As I was fairly busy this month, I’m surprised at how much reading I got done during March! Of course, it helped that I had one of my favourite authors (Kelley Armstrong) scheduled, so I as looking forward to that, but I also discovered a new author whose novel ended up rating at full marks! Two books which I reviewed for publishers were also included, as well as one I picked up for a bargain while out shopping…
Dire – don’t waste your time
OK, but nothing to write home about
Very good – worth a read
Superb – read it immediately!
11. Kelley Armstrong – The Reckoning (Darkest Powers 3)
Despite the fact that it’s been quite a while since I read the first two books in this trilogy, I found it didn’t matter as within moments of starting this novel, everything came flooding back to me and I knew exactly what was happening. I’m glad Armstrong doesn’t just give a straight recap (like a “previously, on Darkest Powers…”) as I prefer just to get on with the story, and enough is alluded to in the natural progression of things to do without. Although there was a satisfying conclusion (and Armstrong has said it really is a trilogy of THREE – no Douglas Addams-ing here!) there was still just enough left dangling that, should Armstrong change her mind, things could be continued further down the line.
12. Emma Donoghue – Room
Oh. My. Gods! It’s rare I come across such a wholly engrossing novel as this – I literally couldn’t put it down and read late into the night till I was so tired I was falling asleep and physically unable to continue – I still fought the exhaustion and tried to continue! It’s so beautifully written – utterly claustrophobic and poignant. The twist of having the tale told by a five-year-old boy who believes Room (which is 11-square-feet) is the entire world is very clever, and the way things unfold make is refreshing when told from his perspective.
I honestly cannot recommend this novel highly enough, and in the wake of such cases as Franz Polzer holding his own daughter captive for 24 years, it’s terrifyingly real.
Read it. Read it right now!
13. Sophie McKenzie – The Medusa Project: The Set-Up
A fairly decent start to the Medusa Project series. It’s a little predictable at times, and the characters (both teenagers and adults) come across as being more than a little naïve most of the time, but it’s still a pretty good read that will appeal to the younger end of the teen spectrum (I think it would be most enjoyable to the 12-to-15 age bracket). I found the main characters to be somewhat lacking in depth, but perhaps that will be built upon as the series progresses. Despite its flaws, I think I’ll most likely pick up the other books at the library eventually.
14. Alan Hutcheson – Boomerang
REVIEWED FOR PUBLISHER
It took me quite a while to get through this novel, largely because I had to keep going back and re-reading sections in an attempt to make more sense of what was happening. It jumps around a lot, from continent to continent, and from character to character, never really giving a good grounding with any one person or place, so there’s no real depth. It doesn’t quite seem to know what it wants to be – does it want to be comedy or serious? It veers between the two without anchoring on either – not quite funny enough to be a comedy, but not quite serious enough to be otherwise.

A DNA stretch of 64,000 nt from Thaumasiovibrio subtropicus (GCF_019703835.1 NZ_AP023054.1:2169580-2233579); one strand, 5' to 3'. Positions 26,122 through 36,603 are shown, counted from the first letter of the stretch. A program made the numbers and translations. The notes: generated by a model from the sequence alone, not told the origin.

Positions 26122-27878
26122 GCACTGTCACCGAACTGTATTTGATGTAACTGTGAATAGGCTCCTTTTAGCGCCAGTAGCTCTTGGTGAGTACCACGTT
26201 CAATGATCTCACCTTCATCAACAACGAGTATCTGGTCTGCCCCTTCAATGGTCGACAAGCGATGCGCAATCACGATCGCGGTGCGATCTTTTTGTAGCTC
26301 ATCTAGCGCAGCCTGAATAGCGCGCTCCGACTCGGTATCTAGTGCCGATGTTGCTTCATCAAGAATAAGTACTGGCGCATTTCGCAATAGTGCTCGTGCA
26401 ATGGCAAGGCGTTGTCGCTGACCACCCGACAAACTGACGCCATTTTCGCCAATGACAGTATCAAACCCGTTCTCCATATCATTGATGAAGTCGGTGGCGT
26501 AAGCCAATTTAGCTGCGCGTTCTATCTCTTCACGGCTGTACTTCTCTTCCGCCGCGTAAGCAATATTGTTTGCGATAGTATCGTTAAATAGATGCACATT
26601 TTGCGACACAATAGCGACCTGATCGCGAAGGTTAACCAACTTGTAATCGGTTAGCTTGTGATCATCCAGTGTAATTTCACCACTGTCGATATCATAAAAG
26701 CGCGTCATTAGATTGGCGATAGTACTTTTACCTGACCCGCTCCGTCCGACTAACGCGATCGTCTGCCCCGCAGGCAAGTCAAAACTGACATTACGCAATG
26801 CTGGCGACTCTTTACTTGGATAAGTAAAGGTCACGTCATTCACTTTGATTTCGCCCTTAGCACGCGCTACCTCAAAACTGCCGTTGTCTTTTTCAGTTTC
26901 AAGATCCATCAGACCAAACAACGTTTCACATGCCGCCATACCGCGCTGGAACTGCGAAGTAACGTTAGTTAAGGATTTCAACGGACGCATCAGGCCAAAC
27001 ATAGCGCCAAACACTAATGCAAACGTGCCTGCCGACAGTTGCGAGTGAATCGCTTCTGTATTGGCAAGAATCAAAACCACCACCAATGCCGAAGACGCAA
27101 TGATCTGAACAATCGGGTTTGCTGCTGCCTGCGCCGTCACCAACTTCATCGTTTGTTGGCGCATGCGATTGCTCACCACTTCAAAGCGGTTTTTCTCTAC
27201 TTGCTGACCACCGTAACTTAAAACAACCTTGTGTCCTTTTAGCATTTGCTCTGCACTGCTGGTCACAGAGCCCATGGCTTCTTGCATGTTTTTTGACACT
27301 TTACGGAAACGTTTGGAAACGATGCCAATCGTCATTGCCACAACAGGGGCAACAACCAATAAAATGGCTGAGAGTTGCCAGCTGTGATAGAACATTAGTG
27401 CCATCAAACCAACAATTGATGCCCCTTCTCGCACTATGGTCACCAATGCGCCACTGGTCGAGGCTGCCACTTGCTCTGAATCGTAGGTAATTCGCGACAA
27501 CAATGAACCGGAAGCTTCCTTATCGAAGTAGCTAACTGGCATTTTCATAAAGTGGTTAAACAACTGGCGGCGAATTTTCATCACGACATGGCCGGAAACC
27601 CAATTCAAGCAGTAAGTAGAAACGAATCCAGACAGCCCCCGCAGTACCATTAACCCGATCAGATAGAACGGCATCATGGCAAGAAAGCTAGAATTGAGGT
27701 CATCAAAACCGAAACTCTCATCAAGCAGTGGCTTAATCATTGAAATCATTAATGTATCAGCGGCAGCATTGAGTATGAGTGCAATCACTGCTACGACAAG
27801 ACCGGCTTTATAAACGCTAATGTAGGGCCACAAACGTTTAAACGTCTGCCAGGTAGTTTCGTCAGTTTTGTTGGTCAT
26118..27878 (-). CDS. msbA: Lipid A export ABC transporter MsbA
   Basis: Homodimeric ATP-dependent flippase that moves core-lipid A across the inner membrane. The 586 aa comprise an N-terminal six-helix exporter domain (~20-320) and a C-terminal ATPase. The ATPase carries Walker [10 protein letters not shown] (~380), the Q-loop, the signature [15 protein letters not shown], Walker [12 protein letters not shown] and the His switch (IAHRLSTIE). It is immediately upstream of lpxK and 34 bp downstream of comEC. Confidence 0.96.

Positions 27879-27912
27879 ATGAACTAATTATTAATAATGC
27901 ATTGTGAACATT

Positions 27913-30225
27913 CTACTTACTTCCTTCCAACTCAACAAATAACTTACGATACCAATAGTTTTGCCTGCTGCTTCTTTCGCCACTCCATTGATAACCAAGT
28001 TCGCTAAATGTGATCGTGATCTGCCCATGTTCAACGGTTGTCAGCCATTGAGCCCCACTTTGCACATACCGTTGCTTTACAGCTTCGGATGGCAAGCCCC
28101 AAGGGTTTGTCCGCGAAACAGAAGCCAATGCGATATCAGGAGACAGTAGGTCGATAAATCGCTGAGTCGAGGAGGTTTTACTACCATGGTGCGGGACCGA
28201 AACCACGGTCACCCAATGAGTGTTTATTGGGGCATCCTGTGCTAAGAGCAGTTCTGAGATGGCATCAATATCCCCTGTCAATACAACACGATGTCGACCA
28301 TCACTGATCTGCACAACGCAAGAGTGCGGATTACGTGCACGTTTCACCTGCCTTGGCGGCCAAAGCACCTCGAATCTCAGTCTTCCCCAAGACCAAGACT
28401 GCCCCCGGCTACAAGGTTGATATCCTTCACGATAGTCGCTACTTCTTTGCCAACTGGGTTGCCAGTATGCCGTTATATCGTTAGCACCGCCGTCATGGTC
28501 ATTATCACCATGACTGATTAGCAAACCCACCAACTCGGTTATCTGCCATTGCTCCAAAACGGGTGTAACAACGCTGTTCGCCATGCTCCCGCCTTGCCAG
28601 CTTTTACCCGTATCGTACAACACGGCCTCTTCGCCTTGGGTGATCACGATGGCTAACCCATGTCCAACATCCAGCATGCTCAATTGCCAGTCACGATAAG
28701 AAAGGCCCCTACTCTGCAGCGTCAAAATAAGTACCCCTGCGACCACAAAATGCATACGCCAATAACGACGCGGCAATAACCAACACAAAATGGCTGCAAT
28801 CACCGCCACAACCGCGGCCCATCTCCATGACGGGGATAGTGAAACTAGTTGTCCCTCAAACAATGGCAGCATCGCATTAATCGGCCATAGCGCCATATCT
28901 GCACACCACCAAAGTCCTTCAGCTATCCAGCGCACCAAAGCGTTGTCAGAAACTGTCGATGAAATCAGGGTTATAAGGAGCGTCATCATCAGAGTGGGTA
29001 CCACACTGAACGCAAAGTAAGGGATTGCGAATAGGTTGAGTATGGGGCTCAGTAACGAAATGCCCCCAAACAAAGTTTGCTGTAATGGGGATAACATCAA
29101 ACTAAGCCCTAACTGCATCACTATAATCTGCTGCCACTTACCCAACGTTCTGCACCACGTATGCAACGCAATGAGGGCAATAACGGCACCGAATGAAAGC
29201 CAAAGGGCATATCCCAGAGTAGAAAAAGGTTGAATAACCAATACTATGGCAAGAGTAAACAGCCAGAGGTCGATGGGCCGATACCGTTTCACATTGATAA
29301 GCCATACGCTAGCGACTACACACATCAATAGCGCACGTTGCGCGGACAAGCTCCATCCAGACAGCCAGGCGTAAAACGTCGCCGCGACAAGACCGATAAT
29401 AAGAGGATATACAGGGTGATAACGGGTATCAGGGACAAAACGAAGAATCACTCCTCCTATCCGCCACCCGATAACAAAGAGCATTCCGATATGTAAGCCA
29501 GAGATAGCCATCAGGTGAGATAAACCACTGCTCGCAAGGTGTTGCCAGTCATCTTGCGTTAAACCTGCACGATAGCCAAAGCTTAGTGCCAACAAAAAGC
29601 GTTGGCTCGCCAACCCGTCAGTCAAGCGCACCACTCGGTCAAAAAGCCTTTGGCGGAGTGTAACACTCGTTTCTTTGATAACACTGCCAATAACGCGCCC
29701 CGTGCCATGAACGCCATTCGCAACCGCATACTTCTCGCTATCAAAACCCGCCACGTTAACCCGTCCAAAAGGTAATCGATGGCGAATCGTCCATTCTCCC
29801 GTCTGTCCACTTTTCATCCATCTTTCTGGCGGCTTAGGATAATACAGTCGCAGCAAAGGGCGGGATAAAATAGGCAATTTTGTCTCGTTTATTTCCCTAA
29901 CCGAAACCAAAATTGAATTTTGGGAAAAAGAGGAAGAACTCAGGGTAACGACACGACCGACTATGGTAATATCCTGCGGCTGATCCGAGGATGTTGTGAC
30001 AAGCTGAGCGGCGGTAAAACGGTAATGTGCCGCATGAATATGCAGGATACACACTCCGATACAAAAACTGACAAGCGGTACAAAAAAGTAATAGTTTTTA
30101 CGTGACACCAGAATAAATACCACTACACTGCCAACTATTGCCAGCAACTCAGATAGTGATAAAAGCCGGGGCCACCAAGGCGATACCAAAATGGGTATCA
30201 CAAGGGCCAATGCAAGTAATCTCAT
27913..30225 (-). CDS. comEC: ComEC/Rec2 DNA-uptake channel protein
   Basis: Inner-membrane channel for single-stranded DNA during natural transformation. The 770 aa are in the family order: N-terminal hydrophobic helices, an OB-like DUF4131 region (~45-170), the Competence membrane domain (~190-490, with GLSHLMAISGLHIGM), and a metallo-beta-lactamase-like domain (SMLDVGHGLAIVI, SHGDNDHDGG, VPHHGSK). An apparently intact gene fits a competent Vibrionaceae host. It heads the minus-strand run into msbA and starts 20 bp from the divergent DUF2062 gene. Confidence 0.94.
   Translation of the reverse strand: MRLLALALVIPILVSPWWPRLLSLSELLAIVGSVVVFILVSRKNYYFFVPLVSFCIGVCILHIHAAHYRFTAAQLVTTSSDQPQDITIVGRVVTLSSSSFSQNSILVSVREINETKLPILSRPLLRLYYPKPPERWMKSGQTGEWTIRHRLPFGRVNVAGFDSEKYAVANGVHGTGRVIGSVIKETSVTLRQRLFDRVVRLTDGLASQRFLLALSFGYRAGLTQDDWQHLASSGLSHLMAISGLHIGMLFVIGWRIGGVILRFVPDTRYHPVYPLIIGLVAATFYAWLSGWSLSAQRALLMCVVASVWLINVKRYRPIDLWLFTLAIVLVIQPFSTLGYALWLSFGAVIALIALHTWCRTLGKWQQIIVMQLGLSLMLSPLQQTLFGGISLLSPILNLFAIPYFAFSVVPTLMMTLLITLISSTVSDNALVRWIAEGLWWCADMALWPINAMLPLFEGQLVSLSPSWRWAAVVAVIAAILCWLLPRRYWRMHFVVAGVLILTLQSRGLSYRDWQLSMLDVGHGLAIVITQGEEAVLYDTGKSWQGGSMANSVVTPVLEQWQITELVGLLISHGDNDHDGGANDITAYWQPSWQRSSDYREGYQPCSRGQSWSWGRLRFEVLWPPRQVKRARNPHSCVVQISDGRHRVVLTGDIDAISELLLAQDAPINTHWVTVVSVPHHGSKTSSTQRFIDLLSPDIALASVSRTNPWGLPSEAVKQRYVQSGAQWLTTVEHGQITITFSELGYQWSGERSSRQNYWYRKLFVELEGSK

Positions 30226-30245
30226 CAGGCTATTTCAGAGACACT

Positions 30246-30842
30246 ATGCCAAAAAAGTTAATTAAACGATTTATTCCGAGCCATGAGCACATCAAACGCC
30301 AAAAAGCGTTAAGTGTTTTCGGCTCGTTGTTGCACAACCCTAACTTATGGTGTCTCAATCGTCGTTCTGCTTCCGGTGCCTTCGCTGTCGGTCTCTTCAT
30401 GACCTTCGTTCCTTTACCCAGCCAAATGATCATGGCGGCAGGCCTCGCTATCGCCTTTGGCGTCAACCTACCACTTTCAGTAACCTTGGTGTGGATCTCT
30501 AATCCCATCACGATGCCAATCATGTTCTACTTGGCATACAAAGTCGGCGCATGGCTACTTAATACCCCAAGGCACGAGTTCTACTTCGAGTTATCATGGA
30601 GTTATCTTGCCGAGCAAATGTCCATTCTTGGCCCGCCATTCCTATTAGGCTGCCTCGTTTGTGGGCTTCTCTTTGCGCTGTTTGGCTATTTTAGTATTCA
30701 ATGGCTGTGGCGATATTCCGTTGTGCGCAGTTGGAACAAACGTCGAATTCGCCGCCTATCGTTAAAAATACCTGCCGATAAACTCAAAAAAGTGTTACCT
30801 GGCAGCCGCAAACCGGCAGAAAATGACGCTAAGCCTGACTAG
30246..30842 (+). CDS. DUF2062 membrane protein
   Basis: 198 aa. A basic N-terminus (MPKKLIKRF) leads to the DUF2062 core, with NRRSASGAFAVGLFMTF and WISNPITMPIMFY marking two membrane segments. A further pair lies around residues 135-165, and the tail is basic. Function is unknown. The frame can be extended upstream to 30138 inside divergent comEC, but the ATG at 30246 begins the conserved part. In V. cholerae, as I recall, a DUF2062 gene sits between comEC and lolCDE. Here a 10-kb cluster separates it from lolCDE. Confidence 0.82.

With all the jumping around, I quite literally lost the plot, and I found having so many characters (none of whom were employed to their full potential, or given enough oomph and personality to grab me fully) rather jarring. It’s a shame, because I think the story had a lot of potential – it just wasn’t given a chance to really shine.
15. Charlotte Bronte & Sherri Browning Erwin – Jane Slayre
With each mash-up novel I read, my love of this subversive genre grows! I loved Jane Eyre, so really enjoyed this irreverent retelling which stuck surprisingly closely to the original, with the addition of a supernatural element that slipped, almost seamlessly, into the plot.
If you’ve never tried the classic/horror mash-up genre, this might be a good place to start. Of course, you’ll get far more out of it if you’ve read the original version without the vampires, zombies and werewolves, but even someone who’s never read Jane Eyre could enjoy this for what it is – a jolly good romp!
16. Jean Teulé – Monsieur Montespan
REVIEWED FOR PUBLISHER
Based on the true story of the husband of the most celebrated mistress of Louis XIII, this is a rip-roaring romp through the reign of the Sun King. I found it difficult to feel sorry for the plight of the cuckolded husband, despite the fact that he raised such a scandal over the affair between the King and his wife, which most men of that time would have taken as a compliment and accepted the many honours, titles and money that would bring. Although I didn’t find sympathy for him, I did find I respected this much-maligned figure and his stance over his position.
It’s a well-researched and well-written novel that is both engaging and entertaining, with more than a little titillation between its covers as the exploits of Madame de Montespan, both with Louis XIIII and her husband before him, are described with passion and humour. It’s well worth a read if you’re a fan of historical fiction with a little French flair.
BOOKS STARTED (carrying over to April):
Ben Elton – Meltdown
I’m not very far into this one yet and so far it seems to be jumping around an awful lot – perhaps a bit too much for my liking – but I’m hoping it will all pull together in Elton’s trademark style and be an enjoyable read. This one deals with the economic downturn, so it’s very topical, and if any writer can write a really good satirical novel on that subject, it surely has to be Ben Elton!